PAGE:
Matrix Concepts Holdings Bhd (March 18, RM1.99)
Maintain buy with a target price of RM2.35: After meeting with the management last Friday, we believe investors should be more comfortable with Matrix Concepts Holdings Bhd’s recent 10% placement exercise, as well as its involvement in the development of North Jakarta’s Islamic Financial District (IFD). This new venture, backed by a strong conglomerate, marks Matrix’s entry into the growing Indonesian property market, which is supported by a huge population. The management also gave assurance of a consistent dividend payout ratio going forward.
Its chairman Datuk Mohamad Haslah and chief financial officer Louis Tan hosted a meeting last Friday to share further details of its joint-venture (JV) project in Indonesia. The 3.6ha development is located within PIK2 Sedayu Indo City in North Jakarta. Both PIK1 and PIK2 (Pulai Indah Kapuk) are developed by Agung Sedayu Group and Salim Group, and we understand that PIK1 (below 2,000ha) is almost fully developed — and is now a mature town. PIK2 (2,350ha), undergoing land-clearing works now, is the next leg of development. It is easily accessible from all parts of Jakarta and adjacent to the Soekarno-Hatta International Airport. PIK2 will feature more commercial, retail and leisure components. The financial centre of PIK2, where Matrix’s 3.6ha site is located, covers 23.5ha — comprising 12ha for the IFD and 11.5ha for banking and insurance offices.
Matrix’s IFD project (total gross development value [GDV]: US$500 million or RM2.04 billion) will be developed in two phases. Phase 1 includes the development of an iconic twin towers (26 storeys each; combined gross floor area: 94,000 sq m), with a podium on 1.4ha of land. The GDV is estimated at US$200 million, with a gross margin of 40% to 50%, and is slated to be launched in the second half of 2019. The management guided that the consortium will likely keep one office block for rental income and put another block up for en bloc sale. Its land cost in PIK2 is at US$1,400 per sq m, versus US$2,800 per sq m for prime land in PIK1. Given its track record in PIK1, the management sees development prospects for PIK2.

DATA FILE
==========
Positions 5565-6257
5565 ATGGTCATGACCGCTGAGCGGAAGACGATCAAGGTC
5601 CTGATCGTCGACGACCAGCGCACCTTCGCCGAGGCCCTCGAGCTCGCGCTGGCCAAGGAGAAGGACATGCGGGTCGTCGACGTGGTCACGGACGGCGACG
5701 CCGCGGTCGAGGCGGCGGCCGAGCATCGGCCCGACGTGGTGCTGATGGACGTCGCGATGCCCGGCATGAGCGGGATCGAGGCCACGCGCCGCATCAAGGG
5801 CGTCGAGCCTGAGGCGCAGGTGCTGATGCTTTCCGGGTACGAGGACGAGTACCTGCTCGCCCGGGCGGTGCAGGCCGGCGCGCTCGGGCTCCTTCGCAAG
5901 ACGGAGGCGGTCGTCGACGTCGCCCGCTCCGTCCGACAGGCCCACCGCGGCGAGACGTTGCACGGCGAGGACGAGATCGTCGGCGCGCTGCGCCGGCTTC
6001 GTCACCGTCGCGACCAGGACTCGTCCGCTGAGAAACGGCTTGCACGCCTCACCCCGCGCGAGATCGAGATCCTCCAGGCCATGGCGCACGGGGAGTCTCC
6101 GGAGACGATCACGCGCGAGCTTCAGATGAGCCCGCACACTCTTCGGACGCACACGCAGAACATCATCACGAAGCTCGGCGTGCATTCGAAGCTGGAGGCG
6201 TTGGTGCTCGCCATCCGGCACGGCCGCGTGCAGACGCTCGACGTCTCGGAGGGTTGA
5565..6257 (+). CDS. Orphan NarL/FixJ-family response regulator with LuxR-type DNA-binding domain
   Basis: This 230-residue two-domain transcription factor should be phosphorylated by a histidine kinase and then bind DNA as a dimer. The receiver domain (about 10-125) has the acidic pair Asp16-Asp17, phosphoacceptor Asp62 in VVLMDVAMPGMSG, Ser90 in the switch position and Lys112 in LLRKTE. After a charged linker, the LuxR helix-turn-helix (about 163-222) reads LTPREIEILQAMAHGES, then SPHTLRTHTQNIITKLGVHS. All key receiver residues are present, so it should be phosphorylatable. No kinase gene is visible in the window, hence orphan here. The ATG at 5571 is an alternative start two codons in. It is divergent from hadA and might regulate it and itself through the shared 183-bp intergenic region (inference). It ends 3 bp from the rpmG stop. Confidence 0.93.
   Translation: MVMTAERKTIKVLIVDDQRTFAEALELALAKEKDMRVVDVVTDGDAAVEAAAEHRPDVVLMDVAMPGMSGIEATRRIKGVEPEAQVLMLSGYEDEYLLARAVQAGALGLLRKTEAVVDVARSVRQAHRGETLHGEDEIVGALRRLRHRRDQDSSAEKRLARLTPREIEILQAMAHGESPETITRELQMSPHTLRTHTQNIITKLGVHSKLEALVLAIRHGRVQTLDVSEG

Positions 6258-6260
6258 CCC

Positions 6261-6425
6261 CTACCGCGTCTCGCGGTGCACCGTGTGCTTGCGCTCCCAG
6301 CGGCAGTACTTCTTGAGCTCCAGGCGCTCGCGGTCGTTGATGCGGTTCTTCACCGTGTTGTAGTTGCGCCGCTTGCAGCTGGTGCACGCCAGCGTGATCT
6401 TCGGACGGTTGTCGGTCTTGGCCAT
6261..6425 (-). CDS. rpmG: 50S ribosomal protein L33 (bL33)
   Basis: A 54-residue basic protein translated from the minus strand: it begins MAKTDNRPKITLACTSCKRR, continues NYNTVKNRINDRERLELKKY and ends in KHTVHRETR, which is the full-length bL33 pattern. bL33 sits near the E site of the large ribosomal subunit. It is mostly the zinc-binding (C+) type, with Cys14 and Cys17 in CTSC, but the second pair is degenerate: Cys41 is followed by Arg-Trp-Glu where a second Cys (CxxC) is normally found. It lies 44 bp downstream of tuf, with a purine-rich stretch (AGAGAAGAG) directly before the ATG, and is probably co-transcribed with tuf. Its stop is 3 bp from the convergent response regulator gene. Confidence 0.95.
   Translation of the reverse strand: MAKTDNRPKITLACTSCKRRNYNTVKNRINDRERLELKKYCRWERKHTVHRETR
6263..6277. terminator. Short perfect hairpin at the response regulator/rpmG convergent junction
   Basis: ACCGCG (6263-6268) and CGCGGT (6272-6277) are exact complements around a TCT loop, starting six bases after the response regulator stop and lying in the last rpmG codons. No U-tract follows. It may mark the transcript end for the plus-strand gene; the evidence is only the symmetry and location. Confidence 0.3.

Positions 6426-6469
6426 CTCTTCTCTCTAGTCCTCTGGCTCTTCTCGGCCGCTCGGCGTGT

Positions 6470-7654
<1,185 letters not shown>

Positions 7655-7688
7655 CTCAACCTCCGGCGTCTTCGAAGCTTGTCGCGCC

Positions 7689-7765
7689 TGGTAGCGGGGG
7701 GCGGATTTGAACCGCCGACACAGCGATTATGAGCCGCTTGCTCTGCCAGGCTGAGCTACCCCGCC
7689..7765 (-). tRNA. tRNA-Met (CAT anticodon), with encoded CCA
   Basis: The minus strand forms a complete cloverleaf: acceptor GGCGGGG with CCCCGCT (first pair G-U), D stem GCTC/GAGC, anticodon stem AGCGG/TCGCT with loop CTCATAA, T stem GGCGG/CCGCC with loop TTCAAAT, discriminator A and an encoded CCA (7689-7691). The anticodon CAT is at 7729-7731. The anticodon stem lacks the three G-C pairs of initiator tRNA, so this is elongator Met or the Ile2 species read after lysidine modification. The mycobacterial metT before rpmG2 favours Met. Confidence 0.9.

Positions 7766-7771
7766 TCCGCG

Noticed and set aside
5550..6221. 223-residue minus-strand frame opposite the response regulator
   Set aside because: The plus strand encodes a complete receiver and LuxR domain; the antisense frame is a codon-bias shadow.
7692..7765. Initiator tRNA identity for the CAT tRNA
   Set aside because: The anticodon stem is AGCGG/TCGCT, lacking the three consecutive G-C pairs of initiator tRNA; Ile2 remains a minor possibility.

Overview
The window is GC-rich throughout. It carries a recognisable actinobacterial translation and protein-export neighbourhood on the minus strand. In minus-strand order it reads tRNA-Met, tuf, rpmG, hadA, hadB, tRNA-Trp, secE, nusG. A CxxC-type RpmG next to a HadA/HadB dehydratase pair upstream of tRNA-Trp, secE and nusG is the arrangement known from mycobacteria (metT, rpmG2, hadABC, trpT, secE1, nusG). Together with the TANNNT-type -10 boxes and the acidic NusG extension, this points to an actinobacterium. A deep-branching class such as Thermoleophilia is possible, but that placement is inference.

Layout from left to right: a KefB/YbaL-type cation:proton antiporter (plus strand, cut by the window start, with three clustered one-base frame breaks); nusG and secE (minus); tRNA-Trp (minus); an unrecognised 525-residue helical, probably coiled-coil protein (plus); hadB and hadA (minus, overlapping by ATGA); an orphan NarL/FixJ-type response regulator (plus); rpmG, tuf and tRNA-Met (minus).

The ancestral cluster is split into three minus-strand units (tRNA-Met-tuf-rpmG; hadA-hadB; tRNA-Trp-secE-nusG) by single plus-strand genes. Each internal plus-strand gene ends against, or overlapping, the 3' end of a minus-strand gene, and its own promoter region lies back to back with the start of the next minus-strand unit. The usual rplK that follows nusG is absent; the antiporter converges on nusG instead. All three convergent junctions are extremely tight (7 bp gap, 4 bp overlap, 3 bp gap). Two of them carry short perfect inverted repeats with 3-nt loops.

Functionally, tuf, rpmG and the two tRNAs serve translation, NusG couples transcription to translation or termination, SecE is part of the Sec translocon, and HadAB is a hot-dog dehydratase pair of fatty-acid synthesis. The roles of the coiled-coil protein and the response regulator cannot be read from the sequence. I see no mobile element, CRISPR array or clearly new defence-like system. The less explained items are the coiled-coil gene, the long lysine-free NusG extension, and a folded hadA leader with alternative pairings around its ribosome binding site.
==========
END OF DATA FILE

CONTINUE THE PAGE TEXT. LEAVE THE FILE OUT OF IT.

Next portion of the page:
Admittedly, Matrix could have taken on additional borrowings to fund its equity participation in the JV (instead of a placement), given its low gearing. However, Mohamad Haslah has explained that offshore borrowings in US dollars may expose the company to currency volatilities, while borrowings in rupiah will be expensive due to a high interest rate. During the meeting, we were also reassured that the current equity injection is sufficient for the whole 3.6ha development, and the company should not need additional capital injection going forward.
Maiden earnings from Indonesia should come from financial year 2021 (FY21), and we have already adjusted our forecasts earlier. As for the dividend per share (DPS), we have tweaked our FY20 to FY21 forecasts slightly as we now expect its FY20 DPS to be flat, from FY19. Given the dilution due to the placement, our revised DPS forecasts translate into a payout ratio of 47% to 48% versus 42% to 43% in the past. After the revision, its dividend yield is still attractive, at 6% to 7%. — RHB Research Institute, March 18
This article first appeared in The Edge Financial Daily, on March 19, 2019.